Involvement of youth in the public space planning in Malmö

Description of the practice: 

The point of departure with the “red rose carpet” was a larger project (“Rosengårdsstråket”) where the aim was to connect the disadvantaged suburb of Rosengård better with central parts of Malmö and to create new mental images of the area. Creating new public spaces and meeting places by the new path between Rosengård and central Malmö was an important part of the project, and suitable places were chosen in dialogue with inhabitants who could suggest places. One of the suggested places was a parking lot and it was decided to develop it into an “activity place” (“aktivitetsyta”).

At first, a traditional outdoors sports area was planned, but Swedish research showing that those areas is by 80% used by boys and only 20% by girls led to discussions on equality in public space. As there also was a mapping made on the use of public space among youth in Rosengård showing that the local girls do not use the public spaces of the area, it was decided that 16-24-years-old girls would be the target group.


The objective was to improve the equality of public space by creating public space for a group that did not feel welcome in the existing public spaces.


The idea was to give the target group true influence and responsibility instead of just consulting the target group a few times during a planning process. At the core of the process was a group of local girls, who were employed as summer interns to work with planning the project and engaging other girls to work with the project. The girls worked with problem-setting, generating ideas and a design-proposal for the space. They also worked on the physical site testing different activities and for example setting up workshops and organizing music and dance events. The on-site testing was well-documented to be used in later planning. As the planning continued afterwards, there was continuous communication from the public planners with the summer interns and other test users. The following summer, new interns were employed and further testing took place on-site also together with local associations and other actors.

After the activity space was finished and opened, a group of active users and associations was established who will continue to plan the programme for the space and also has direct influence on how to use the budget. The group has a formal cooperation with the municipality and responsibility for the budget.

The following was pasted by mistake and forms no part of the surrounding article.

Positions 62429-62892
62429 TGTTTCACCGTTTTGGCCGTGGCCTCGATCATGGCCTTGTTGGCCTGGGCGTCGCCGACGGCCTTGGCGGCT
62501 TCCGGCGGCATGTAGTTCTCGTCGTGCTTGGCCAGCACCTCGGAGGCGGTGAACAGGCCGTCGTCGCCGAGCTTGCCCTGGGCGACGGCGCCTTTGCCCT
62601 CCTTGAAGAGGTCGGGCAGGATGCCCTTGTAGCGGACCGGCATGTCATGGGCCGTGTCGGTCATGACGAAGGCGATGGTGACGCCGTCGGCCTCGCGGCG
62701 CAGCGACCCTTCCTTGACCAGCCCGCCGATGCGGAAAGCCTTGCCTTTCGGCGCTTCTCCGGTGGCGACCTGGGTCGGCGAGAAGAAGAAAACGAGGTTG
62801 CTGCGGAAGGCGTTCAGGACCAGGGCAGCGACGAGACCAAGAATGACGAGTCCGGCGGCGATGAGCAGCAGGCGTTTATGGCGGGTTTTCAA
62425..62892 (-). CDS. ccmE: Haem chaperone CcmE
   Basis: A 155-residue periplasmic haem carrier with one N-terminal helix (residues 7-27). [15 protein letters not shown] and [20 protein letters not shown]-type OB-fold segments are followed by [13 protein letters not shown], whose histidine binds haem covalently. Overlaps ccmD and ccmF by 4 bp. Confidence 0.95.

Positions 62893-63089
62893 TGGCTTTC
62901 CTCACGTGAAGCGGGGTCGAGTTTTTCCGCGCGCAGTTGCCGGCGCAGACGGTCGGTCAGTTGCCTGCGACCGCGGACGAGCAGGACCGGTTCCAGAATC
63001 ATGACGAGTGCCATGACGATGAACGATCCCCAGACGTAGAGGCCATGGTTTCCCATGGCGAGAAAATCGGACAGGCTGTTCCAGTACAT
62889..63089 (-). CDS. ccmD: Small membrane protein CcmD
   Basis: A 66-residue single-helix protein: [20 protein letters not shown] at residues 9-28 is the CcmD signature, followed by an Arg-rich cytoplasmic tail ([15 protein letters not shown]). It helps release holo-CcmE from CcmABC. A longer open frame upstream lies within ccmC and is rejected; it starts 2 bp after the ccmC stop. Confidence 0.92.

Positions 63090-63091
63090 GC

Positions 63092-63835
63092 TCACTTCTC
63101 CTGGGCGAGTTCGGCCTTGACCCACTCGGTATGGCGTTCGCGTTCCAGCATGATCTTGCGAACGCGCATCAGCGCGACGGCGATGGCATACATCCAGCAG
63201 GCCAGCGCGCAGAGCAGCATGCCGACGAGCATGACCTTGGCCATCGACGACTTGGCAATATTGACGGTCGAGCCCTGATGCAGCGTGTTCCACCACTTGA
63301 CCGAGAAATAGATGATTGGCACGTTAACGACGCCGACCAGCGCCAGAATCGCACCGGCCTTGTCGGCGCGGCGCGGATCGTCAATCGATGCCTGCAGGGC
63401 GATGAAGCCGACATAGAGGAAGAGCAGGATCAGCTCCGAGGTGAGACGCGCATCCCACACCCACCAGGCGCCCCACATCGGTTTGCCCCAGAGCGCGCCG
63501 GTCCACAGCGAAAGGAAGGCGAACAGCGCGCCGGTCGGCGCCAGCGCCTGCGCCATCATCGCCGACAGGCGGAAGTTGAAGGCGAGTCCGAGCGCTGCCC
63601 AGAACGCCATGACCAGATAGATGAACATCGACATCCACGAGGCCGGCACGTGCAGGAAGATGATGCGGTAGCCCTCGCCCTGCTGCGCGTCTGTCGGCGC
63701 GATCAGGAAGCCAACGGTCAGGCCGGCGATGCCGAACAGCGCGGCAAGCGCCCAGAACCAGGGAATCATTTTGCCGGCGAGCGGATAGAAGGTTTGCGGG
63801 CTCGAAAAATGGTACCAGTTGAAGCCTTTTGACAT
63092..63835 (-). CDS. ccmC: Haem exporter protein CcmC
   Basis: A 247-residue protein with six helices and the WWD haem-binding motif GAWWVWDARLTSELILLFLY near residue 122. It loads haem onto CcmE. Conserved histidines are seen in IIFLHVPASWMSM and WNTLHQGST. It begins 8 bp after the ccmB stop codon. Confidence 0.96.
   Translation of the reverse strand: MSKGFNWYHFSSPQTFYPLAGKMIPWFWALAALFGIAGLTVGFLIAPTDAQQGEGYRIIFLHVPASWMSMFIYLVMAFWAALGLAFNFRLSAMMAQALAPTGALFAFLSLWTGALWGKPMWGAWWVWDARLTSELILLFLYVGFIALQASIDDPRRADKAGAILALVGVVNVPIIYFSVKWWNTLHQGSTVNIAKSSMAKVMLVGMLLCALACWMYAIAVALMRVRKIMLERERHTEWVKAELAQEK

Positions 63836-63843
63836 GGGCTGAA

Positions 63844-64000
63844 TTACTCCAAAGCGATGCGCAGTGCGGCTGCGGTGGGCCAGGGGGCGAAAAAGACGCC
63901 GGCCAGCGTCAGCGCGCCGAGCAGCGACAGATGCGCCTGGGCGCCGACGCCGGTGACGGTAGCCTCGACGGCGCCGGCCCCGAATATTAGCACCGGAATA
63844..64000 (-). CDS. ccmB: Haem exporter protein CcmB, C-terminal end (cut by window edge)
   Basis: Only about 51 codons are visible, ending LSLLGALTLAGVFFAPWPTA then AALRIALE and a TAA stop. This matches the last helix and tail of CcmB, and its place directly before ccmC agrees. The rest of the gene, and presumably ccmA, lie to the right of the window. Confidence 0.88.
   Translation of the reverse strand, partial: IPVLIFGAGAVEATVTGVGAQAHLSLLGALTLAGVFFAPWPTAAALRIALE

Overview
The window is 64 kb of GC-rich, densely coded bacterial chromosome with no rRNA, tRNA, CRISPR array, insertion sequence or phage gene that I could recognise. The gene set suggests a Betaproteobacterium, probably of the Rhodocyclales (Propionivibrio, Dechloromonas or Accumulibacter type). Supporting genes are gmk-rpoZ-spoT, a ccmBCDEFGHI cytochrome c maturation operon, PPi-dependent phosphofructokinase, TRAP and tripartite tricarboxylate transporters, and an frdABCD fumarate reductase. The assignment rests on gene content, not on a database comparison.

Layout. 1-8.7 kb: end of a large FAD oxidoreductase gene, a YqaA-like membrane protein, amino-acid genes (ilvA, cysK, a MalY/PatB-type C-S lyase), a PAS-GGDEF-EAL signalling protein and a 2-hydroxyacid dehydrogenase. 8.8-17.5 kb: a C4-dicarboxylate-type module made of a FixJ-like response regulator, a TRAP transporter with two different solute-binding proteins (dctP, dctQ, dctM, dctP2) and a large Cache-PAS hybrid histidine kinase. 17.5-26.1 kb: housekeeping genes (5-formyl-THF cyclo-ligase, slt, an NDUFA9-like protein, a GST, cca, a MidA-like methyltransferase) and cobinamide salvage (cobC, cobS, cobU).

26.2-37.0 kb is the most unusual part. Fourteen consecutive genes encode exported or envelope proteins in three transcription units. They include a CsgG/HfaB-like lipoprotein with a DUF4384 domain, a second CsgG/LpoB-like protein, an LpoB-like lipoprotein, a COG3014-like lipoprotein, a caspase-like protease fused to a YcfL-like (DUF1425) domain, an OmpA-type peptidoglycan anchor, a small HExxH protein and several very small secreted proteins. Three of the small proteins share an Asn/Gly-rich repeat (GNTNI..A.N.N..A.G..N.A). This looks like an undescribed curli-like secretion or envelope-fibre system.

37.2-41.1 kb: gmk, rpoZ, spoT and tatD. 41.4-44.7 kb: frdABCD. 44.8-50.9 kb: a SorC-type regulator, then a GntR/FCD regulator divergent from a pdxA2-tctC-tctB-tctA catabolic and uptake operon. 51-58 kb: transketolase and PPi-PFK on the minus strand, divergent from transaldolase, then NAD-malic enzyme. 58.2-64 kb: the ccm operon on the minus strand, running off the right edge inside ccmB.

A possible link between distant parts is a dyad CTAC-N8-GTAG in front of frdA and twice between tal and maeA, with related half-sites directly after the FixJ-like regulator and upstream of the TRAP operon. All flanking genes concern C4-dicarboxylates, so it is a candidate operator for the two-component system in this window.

The methods used aimed to give the participants true influence and responsibility instead of just consulting them. Methods included:

  • dialogue with local inhabitants during the early phases
  •  interviews with the target group
  •  employing representatives of the target group to work with the planning and testing, on-site testing of ideas on temporary basis
  •  establishing a formal group with responsibility for the programme and the budget even after the end of the planning process.
Communication & Dissemination

The girls were reached in schools and through an association that promotes girls’ active participation in associations and the civil society. Public planners maintained continuous communication with the hired interns and other test users. This was seen essential for the success of the project.


A public space that provides possibilities for activities that there was no space for in the area earlier. There is space for dancing, stereo for playing music, a scene for different cultural events and places for sitting around.


Further description of the experiences: 
Lessons learned

It was noted during the process that in order to work in a gender-sensitive way and promote the gender equality of public space, new kind of thinking is needed and it is a challenge to question the usual methods.

Further utilisation of the good practice

The approach has received a lot of positive attention in Sweden and the other Nordic countries. The Swedish National Board of Housing, Building and Planning has also allocated three million Swedish crowns to a project on “equal spaces in Malmö” where similar approach will be used in three different places in Malmö. This time also young boys will be included in the process, although the focus will still be on how to create public space where also girls can feel safe and included.